“A dream career involves having a passion for what you do and building related soft skills.”
For Timothy, a Supply Chain Analyst in Logistics & Distribution at ExxonMobil Chemical Asia Pacific, transferable soft skills could be that edge you need to pursue your dream job.
The back story of a ‘drought’ season in life…..
Engaging in work that Timothy had no interest in left a deep impact on him, and made him think about how he could help others discover their passion in life.
Timothy felt that he could have found his way much earlier if he had a mentor in his youth. Not knowing what he was keen on, he followed advice from friends and relatives to accept a chemical engineering undergraduate scholarship. After 5 years in an unfulfilling career, Timothy decided to take an MBA. This allowed him to move from a technical to a commercial function. It was the best decision of his life! He loved working in functions like marketing, sales, business development and strategy. His role now requires him to be flexible and results-oriented to find new opportunities for company growth. He is a beacon of joy at work.
A future of passion, purpose, and authenticity
“Do you like what you do?” This question is crucial for lifelong happiness. Many young graduates would seek Timothy’s advice about the wisdom of following the herd. For instance, working in tech as it is a popular industry of choice. For Timothy, the key is to stay true to oneself. Research careers and search deep within to discover yourself.
Be like water
Unlike hard skills which are subject to demand, soft skills are part of who we are. They are fluid, evolving and transferable across roles and industries. Having confidence, awareness of one’s strengths, and good branding is valuable. Continuous improvement, learning, and networking build career resilience. Being open-minded in exploring and diversifying into new skills and careers helps us be more adaptable.
Timothy has been a career guide with Young NTUC Youth Career Network since 2018 and has mentored many youths, providing guidance and advice. His most memorable mentee was a final year graduate who asked if it is better to travel outside Singapore since she perceived the country as being limited in opportunities.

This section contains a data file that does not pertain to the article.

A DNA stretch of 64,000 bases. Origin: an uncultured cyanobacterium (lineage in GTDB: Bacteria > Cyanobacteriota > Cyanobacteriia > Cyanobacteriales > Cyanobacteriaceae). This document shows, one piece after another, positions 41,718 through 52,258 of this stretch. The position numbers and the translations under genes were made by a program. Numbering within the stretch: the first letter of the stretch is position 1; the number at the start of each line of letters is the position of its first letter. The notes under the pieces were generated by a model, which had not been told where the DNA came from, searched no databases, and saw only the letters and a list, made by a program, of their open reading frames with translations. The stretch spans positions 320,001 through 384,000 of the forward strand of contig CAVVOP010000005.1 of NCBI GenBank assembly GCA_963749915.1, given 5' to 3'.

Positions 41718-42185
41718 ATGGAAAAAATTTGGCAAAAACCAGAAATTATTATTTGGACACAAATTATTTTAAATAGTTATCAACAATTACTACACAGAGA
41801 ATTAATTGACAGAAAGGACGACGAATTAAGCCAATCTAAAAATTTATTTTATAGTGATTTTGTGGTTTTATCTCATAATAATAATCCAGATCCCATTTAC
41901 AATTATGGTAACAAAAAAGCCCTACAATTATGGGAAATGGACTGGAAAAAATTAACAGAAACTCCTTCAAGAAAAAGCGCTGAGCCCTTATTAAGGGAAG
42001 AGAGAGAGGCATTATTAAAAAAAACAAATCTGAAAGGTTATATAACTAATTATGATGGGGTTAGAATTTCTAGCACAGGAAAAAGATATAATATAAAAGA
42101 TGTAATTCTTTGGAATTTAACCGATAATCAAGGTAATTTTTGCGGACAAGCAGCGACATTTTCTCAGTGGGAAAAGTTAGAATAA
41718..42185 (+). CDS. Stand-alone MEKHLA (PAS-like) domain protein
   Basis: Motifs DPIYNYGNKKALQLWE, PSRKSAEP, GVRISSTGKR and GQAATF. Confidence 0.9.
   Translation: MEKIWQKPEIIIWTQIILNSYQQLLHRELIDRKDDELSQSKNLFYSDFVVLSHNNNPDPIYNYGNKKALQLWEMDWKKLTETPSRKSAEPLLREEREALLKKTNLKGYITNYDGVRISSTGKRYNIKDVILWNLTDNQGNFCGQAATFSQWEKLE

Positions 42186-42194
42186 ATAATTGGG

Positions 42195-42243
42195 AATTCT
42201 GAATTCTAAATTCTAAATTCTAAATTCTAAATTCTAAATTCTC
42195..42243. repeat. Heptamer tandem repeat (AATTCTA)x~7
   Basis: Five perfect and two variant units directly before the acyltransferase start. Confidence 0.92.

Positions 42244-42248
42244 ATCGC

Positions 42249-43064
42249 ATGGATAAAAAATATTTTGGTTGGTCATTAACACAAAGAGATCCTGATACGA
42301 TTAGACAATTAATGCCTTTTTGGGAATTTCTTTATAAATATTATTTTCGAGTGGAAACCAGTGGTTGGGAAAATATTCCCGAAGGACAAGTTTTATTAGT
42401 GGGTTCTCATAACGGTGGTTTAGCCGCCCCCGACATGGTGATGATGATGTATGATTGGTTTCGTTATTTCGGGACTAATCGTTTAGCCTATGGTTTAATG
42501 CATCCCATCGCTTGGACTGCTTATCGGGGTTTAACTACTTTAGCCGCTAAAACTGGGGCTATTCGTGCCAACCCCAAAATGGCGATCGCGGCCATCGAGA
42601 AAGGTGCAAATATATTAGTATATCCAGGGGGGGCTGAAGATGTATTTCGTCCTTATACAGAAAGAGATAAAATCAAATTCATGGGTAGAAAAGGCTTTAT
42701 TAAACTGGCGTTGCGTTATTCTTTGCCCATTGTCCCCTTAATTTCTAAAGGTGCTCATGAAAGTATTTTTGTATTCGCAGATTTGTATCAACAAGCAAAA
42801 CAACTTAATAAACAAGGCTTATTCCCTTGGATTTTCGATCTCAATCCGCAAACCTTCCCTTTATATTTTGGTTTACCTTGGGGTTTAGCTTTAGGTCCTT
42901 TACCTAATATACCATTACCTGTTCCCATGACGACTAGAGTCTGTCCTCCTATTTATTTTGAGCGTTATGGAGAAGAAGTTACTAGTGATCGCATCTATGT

In Timothy's words, it all depended on her learning objectives, and the nature of the jobs she would be applying for. Would she be working on meaningful projects and benefiting from constructive interactions with her overseas counterparts? The true value of working overseas stems from gaining international exposure and cultural interactions.
However, Singapore is strategically positioned as an Asian hub for many multinational companies. It might be possible that she could earn the same type of experience working in an MNC in Singapore, rather than travelling overseas. This case study shows that sometimes, each of us is right in the middle of our own “acre of diamonds”. We should develop the ground we are standing on before charging off in search of greener pastures.
As a mentor, Timothy not only provided a listening ear, but also a thinking framework that could be applied to future decision making. It is important to identify the true objective and value of a decision before embarking on it. Let our choices be shaped by an abundant mindset!
Get good with money
Timothy stresses the importance of financial education which is often not taught in school. Knowing how to make wise investments and plan for the future is valuable knowledge for life.
Help others navigate the world smoothly
A mentor can provide you with perspectives and opportunities that are hard to find via an Internet search. Timothy encourages youths to network regularly, meet a mentor if possible and learn from their experiences.
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